Ethiopia, a key member of the commission, exchanged visits with European and American officials, with development assistance and security the main issues at stake. German President Herzog visited Ethiopia in January 1996, during which he signed an aid agreement for the purchase and transport of fertilizers, and Prime Minister Meles Zenawi spent two days in Paris, meeting with the French prime minister and with President Chirac. In neither case was there any indication that the China vote was on the agenda, and a source close to the U.S. delegation to Geneva told Human Rights Watch that no attempt was made to lobby Ethiopia for its vote.

China appeared to have stepped up its efforts to ensure a similar victory in the 1997 session. Following the end of the 1996 commission meeting in April, all fifteen African members of the commission sent or received high-ranking visitors from China. In May 1996, according to Chinese reports, President Jiang himself "crossed a thousand mountains and rivers to enhance friendship, deepen unity and learn from the African people," visiting a total of six countries as he covered the continent "from North to South, from East to West." Of the six countries, four, Ethiopia, Egypt, Mali and Zimbabwe, were members or about to become members of the commission. At a meeting of the Organization of African States, Jiang stressed that China would be an ally in Africa's drive to develop; and, in fact, over twenty-three agreements and protocols on Sino-African cooperation were signed in May alone. They primarily provided for basic construction projects in transport and energy.10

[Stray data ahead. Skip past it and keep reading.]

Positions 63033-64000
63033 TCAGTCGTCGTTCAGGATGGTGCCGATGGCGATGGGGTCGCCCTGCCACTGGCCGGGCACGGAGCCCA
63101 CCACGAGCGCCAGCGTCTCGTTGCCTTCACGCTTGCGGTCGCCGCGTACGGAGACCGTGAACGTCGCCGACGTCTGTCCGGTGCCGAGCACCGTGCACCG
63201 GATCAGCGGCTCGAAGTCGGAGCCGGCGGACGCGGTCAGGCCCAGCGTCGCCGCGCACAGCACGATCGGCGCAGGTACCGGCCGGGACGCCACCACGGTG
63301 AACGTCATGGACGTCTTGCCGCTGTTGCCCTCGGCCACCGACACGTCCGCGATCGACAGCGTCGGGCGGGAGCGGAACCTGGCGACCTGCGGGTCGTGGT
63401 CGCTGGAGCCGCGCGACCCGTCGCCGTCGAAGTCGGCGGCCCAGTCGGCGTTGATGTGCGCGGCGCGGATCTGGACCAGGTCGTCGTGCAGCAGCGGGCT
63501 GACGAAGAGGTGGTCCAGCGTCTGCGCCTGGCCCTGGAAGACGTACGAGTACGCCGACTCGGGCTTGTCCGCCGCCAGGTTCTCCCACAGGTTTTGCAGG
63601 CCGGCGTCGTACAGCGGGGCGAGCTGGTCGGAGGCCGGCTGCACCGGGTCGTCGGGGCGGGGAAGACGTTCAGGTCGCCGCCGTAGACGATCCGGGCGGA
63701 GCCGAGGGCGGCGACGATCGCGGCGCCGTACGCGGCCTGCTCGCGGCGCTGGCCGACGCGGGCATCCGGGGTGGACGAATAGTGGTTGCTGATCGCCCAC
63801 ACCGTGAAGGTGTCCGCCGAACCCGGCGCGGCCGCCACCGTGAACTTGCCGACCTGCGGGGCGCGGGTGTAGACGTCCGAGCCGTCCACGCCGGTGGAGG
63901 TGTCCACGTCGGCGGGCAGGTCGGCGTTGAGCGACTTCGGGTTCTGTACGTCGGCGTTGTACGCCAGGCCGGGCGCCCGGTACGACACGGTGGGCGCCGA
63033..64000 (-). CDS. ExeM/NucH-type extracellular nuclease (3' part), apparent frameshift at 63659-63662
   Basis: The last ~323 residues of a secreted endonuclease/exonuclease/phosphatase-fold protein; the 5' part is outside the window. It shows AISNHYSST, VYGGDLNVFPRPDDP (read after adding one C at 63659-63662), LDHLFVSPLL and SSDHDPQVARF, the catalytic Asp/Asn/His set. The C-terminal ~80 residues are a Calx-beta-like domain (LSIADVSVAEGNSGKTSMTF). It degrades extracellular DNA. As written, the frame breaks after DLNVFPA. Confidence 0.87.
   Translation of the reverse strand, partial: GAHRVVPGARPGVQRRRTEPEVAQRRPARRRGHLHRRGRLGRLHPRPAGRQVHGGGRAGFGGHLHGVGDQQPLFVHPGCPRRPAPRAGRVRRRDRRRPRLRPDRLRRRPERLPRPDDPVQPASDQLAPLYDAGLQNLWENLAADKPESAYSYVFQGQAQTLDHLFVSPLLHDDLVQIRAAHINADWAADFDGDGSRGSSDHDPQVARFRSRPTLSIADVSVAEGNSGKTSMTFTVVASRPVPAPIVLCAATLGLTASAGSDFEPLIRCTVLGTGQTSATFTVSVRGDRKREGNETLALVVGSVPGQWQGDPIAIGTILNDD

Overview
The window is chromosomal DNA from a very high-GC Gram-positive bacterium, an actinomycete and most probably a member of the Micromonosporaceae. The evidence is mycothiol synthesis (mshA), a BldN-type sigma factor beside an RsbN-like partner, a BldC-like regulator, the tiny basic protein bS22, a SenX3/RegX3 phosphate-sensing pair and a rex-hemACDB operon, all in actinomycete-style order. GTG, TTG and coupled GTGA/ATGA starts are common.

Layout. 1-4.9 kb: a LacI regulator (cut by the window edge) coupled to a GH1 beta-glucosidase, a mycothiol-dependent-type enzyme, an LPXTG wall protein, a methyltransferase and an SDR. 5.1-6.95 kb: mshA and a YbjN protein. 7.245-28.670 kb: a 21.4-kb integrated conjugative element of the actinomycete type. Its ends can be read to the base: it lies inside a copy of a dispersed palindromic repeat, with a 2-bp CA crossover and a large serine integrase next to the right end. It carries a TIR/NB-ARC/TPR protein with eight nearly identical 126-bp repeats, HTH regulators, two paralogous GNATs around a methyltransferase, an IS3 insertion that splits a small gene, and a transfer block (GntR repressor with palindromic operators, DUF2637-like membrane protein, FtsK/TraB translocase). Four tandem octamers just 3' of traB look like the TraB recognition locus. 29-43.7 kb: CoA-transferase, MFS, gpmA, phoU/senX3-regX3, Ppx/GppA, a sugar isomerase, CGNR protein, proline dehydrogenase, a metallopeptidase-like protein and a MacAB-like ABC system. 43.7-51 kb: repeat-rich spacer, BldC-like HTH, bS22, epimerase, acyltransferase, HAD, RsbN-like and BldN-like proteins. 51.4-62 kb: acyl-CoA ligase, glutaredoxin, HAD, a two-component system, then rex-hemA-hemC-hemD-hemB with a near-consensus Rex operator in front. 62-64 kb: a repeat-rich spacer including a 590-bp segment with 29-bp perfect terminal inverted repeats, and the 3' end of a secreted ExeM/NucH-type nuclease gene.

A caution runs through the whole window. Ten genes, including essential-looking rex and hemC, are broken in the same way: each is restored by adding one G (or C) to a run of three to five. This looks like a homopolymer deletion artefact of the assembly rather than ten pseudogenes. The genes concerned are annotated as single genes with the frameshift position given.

* During meetings in Beijing in May 1996, two days before he left for his African tour, President Jiang pledged economic and military support for Mozambique, which rotated on to the commission in time for the 1997 session; at the same time, Chinese Defense Minister Chi Haotian discussed details of the bilateral ties between the two nations' militaries and provided Mozambique with quantities of new weapons. Sino-Mozambiquan relations went into a tailspin in 1996 when China abruptly pulled out of an agreement to build a new parliament building. The visit in May was an effort to repair relations but it could also help produce a pro-China vote in the commission this March.

* Jiang Zemin was present in Zimbabwe in May 1996 when Minister of Foreign Trade and Economic Cooperation Wu Yi signed agreements for US$10 million in grants and an additional US$10 million in loans, as well as other agreements on trade, reciprocal protection of investment and technological and economic cooperation. Earlier an agricultural group from China studied the possibilities of importing cotton and tobacco from Zimbabwe. In 1995, the first time Zimbabwe voted on a China resolution in Geneva, it voted for the no-action motion and against the China resolution; in 1996 it again voted in favor of no action on China.

* Following Jiang Zemin's May 1996 visit to Mali, China signed agreements on economic and technological cooperation during meetings in Beijing between Premier Li Peng and Mali's president, and the Chinese vice-minister of agriculture signed an agreement to assist Mali in building a number of factories. In 1996, when Mali voted on the China question for the first time, it voted in favor of the no-action motion.